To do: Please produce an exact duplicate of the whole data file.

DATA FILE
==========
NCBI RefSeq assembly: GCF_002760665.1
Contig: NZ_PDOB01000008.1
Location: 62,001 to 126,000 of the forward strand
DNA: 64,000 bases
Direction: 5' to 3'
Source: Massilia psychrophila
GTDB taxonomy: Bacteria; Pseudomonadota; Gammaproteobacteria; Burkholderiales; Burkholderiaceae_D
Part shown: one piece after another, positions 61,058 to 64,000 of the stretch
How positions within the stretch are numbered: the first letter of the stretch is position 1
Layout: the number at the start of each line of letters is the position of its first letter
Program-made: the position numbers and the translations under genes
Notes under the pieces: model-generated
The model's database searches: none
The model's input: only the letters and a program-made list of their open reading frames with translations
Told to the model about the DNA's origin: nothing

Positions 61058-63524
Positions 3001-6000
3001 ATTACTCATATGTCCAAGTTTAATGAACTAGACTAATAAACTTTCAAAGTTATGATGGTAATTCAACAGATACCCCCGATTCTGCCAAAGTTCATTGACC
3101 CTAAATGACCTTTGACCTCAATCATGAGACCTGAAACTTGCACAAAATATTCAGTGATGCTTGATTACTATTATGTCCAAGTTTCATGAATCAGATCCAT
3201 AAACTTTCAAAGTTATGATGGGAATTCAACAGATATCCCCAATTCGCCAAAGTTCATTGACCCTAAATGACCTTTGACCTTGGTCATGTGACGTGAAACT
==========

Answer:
NCBI RefSeq assembly: GCF_002760665.1
Contig: NZ_PDOB01000008.1
Location: 62,001 to 126,000 of the forward strand
DNA: 64,000 bases
Direction: 5' to 3'
Source: Massilia psychrophila
GTDB taxonomy: Bacteria; Pseudomonadota; Gammaproteobacteria; Burkholderiales; Burkholderiaceae_D
Part shown: one piece after another, positions 61,058 to 64,000 of the stretch
How positions within the stretch are numbered: the first letter of the stretch is position 1
Layout: the number at the start of each line of letters is the position of its first letter
Program-made: the position numbers and the translations under genes
Notes under the pieces: model-generated
The model's database searches: none
The model's input: only the letters and a program-made list of their open reading frames with translations
Told to the model about the DNA's origin: nothing

Positions 61058-63524
Positions 3001-6000
3001 ATTACTCATATGTCCAAGTTTAATGAACTAGACTAATAAACTTTCAAAGTTATGATGGTAATTCAACAGATACCCCCGATTCTGCCAAAGTTCATTGACC
3101 CTAAATGACCTTTGACCTCAATCATGAGACCTGAAACTTGCACAAAATATTCAGTGATGCTTGATTACTATTATGTCCAAGTTTCATGAATCAGATCCAT
3201 AAACTTTCAAAGTTATGATGGGAATTCAACAGATATCCCCAATTCGCCAAAGTTCATTGACCCTAAATGACCTTTGACCTTGGTCATGTGACGTGAAACT